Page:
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In the textbook Contemporary Linear Algebra by Anton and Busby, there was a small question in section 3.2 page 101 concerning this. It asks if $A$ and $B$ are two non-zero square matrices such that $AB=0$, then $A$ and $B$ must both be singular. Why is this so?

I can prove that if $A$ is non-singular then $B=I_nB=A^{-1}AB=0$, implying $B$ must be the zero matrix which is a contradiction. Similarly if $B$ is non-singular, then $A$ must be the zero matrix. Hence, both must be singular. But this doesn't really answer why, it just shows a contradiction for any case and hence must be the negation of our supposition that at least one is non-singular.

I would like to know the essence and inherent property as to why they must be both singular (and why can't it be the case that only one is singular?) and what is the motivation for such a conclusion?

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What's wrong with the proof you've given? This shows that neither factor can be non-singular. –  Thomas Bloom Feb 21 '12 at 8:45
I guess in some sense the idea is that an invertible matrix can be thought of as a change of basis as it's just an isomorphism between two vector spaces of the same dimension. And changing the basis of the domain or codomain won't affect whether the other map is zero or not. That's a bit vague which is why I haven't given it as a full answer, but I think that might be the idea you're after. (The proof you have given is essentially showing this). –  Matt Pressland Feb 21 '12 at 8:50
Thanks for the answers. I guess part of the reason why I wasn't satisfied was probably because of the motivation behind the proof. In other words without being told that both must be singular, how would one conjecture or intuitively know that both must be singular. (Or possibly first conclude that at least one must be singular and then later realize that both must be singular)? –  tcmtan Feb 21 '12 at 22:26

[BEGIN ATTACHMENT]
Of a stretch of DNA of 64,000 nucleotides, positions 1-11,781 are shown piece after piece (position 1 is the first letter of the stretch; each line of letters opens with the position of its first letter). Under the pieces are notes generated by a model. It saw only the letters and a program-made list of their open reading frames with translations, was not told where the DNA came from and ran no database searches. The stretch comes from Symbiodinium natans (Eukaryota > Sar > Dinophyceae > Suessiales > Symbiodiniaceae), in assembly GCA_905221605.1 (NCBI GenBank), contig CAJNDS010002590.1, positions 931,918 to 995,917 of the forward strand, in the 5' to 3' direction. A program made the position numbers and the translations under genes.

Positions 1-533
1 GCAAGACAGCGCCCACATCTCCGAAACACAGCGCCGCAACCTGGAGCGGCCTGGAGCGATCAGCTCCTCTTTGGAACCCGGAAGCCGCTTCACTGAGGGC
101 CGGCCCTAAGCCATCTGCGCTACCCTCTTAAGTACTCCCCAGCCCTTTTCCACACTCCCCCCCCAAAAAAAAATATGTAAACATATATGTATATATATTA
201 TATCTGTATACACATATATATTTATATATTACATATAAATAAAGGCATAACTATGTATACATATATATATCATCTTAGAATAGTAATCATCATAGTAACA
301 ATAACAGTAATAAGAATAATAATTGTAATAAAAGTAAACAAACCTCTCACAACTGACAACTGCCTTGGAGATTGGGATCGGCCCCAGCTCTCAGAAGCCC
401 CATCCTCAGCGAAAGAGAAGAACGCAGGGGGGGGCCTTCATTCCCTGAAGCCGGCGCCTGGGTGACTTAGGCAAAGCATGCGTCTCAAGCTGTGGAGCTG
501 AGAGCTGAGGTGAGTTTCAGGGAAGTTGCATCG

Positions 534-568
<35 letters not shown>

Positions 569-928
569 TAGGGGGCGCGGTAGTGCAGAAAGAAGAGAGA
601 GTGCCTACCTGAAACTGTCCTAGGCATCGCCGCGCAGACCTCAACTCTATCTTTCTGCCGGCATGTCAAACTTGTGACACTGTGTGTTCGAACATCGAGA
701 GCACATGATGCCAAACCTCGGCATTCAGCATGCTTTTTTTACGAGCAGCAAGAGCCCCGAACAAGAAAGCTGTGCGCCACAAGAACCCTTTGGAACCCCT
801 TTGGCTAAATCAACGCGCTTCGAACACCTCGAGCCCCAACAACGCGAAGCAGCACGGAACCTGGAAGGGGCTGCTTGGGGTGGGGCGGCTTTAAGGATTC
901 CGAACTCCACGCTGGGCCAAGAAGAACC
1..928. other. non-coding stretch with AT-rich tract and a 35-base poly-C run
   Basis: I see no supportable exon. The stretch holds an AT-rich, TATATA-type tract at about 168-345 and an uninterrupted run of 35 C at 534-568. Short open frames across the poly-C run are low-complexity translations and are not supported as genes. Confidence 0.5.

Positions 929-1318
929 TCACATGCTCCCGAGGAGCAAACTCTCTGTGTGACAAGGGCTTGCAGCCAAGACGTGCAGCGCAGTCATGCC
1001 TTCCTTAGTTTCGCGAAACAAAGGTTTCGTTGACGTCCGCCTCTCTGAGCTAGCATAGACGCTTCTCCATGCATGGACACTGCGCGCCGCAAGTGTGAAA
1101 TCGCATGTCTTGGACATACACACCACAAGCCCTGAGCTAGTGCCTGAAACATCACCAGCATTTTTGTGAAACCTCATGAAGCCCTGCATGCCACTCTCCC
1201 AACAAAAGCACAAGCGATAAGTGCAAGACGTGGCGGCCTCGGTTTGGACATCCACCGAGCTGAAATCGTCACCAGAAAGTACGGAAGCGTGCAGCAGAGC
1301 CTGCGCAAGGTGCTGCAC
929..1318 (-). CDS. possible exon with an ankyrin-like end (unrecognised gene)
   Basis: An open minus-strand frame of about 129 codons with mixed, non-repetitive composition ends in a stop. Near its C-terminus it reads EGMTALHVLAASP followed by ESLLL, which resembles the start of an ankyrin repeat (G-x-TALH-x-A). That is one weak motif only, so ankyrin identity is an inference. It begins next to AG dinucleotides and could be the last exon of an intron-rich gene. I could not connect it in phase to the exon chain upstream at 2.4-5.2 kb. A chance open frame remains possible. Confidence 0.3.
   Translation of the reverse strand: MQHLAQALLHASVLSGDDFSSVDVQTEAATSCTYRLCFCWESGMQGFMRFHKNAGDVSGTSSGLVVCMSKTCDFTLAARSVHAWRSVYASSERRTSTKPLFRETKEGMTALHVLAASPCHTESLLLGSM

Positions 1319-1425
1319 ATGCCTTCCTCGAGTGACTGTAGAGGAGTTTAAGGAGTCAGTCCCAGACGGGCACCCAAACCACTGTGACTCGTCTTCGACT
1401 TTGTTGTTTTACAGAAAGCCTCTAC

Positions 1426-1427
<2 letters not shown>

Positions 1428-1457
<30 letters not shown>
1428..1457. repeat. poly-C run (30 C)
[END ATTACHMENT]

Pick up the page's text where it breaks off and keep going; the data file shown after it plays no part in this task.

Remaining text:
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4 Answers

up vote 5 down vote accepted

As Thomas points out, your proof is fine, but if you want another way to look at it, consider the following:

Suppose $AB = 0$. What is the $j$-th column on either side of this equation? On the left, it is a linear combination of the columns $\{\mathbf a_j\}$ of $A$, with coefficients from the $j$-th column of $B$, and on the right is the 0 vector:

$$b_{1j}\mathbf a_1 + b_{2j} \mathbf a_2 + \cdots + b_{nj}\mathbf a_n = \mathbf 0$$

This is true for each $j$, and there must be at least one non-zero $b_{ij}$ coefficient, since $B\neq 0$, so the columns of $A$ are linearly dependent.

Similarly, we can ask what are the rows on each side of the equation? The $i$-th row is a linear combination of the rows of $B$, with coefficients from the $i$-th row of $A$. So you see that the rows of $B$ must be linearly dependent.

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That's a nice way of looking at it from a more "beginner" perspective of linear algebra like myself. –  tcmtan Feb 21 '12 at 22:23